Legionella are rod-shaped bacteria that occur in low concentrations in drinking water. In small quantities, they pose no risk to humans - but if their concentration increases sharply, legionella can cause dangerous Legionnaires' disease. An infection takes place by the inhalation of the smallest water droplets, for example when showering or while bathing in the whirlpool. We provide tips on the symptoms of Legionella infection and on the regulations for testing drinking water.
Legionella in drinking water
Legionella occur naturally in the soil and in surface waters. In small numbers, the bacteria are also contained in the groundwater. Therefore, smaller quantities of Legionella can also be found in our drinking water. In cold drinking water, the concentration is usually very low, because the bacteria multiply only very slowly at temperatures of below 20 degrees. Between 30 and 50 degrees, the propagation is optimal, a safe killing of bacteria takes place from about 60 degrees.
Legionella usually multiply in drinking water when water systems are operated incorrectly or the water is not heated sufficiently. In the central hot water tank, the temperature should therefore be at least 60 degrees. This reduces the risk that legionella can survive and multiply.
Contagion while showering
Legionella in drinking water is not a problem when drinking, cooking or washing, there is usually no risk of infection here. A contagion can namely only by inhaling the smallest water droplets - so-called aerosols - take place. This can happen, for example, while showering. In addition, infection can also take place in the swimming pool - for example by bathing in whirlpools, waterfalls or through contact with other water sprays - as well as air conditioning systems.
Infection with legionella
Legionella infection distinguishes two different types of disease - Legionnaires' disease and Pontiac fever. Both forms can cause symptoms such as the following:
- a headache
- Fever and body aches
- Cough and chest pain
A particularly high risk of infection are older people, people with a weakened immune system and smokers. Men are also significantly more affected by Legionella infections than women.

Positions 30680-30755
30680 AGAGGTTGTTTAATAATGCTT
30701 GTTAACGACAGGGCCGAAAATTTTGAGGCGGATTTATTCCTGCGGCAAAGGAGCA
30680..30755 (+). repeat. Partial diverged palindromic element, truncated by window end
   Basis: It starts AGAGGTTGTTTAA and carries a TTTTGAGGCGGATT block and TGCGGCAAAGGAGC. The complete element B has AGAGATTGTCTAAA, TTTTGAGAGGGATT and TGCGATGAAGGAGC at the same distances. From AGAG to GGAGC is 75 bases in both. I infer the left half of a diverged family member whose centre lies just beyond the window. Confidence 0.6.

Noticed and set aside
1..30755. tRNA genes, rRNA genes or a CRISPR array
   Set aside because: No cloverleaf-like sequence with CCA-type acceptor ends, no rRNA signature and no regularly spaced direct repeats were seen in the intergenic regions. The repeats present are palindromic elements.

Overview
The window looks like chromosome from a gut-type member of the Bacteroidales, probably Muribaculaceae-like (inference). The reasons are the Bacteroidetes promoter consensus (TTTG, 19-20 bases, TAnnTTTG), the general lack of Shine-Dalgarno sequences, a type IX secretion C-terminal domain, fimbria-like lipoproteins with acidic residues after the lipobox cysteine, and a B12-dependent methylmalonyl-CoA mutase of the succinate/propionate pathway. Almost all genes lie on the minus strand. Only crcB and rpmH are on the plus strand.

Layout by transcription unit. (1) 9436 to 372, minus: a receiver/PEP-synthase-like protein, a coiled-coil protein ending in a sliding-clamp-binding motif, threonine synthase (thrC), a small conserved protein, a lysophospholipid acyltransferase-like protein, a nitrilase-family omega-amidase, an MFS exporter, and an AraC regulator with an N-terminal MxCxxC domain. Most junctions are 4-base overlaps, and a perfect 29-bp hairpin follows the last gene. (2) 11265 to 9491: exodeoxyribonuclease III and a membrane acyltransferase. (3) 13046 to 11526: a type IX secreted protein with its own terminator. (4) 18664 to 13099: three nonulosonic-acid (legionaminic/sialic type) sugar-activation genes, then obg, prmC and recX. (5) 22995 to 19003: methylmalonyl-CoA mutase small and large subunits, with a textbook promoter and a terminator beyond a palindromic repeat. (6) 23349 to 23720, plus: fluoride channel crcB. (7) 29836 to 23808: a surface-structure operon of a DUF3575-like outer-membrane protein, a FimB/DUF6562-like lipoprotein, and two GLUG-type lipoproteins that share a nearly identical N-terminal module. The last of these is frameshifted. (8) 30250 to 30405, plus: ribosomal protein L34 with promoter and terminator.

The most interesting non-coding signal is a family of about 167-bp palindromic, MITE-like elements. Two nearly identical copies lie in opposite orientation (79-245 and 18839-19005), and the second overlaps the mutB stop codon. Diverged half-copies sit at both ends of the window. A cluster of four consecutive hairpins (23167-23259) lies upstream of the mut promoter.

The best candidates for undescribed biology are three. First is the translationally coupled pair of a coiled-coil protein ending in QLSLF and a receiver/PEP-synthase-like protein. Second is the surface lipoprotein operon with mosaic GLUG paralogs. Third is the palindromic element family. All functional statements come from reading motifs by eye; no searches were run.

Legionnaire's disease and Pontiac fever
Legionnaire's disease is a severe form of pneumonia. The incubation period is usually between two and ten days, in extreme cases, it can also be up to two weeks. If the Legionnaire's disease is not treated, it takes a fatal course in about 20 percent of cases. In general, the disease can be treated well by the administration of antibiotics.
Significantly more often than the Legionnaire's disease, the Pontiac fever occurs - in Germany, there are about 100, 000 cases per year. In contrast to Legionnaire's disease, the incubation period is significantly shorter, usually only up to two days. The Pontiac fever is a flu-like illness that occurs with fever, but usually without involvement of the lungs. Normally, the infection heals itself after a few days.
Legionella examination is mandatory
The new regulation of the Drinking Water Ordinance of 1 November 2011 obliges owners of drinking water installations to have their drinking water checked for Legionella at regular intervals. One- and two-family houses are exempted from the obligation to examine.
If an infection with Legionella is present, it is important to find and eliminate the stove. In addition, it is also important to determine the cause of the infestation - such as a dead water pipe, in which the water is over a long period of time. To remedy the infestation, among other things, the heating of the entire water to over 70 degrees and a chemical disinfection with chlorine in question.
When testing drinking water for Legionella, certain limits must be met. Acceptable is a value of less than 100 cfu / 100 milliliters (KBE = colony forming unit). For values between 100 and 1, 000 CFUs, remediation must take place within one year. If values above 1, 000 CFU are measured, remedial measures must be initiated at short notice. From 10, 000 KBE onwards, a danger level has been reached which will lead to immediate measures such as a shower ban.
In high-risk areas, the Legionella value must be 0 cfu. High-risk areas include, for example, intensive care units, neonatal intensive care units and transplantation units. Even at wards where patients with a compromised immune system are treated, such as oncology, the drinking water must be free of Legionella.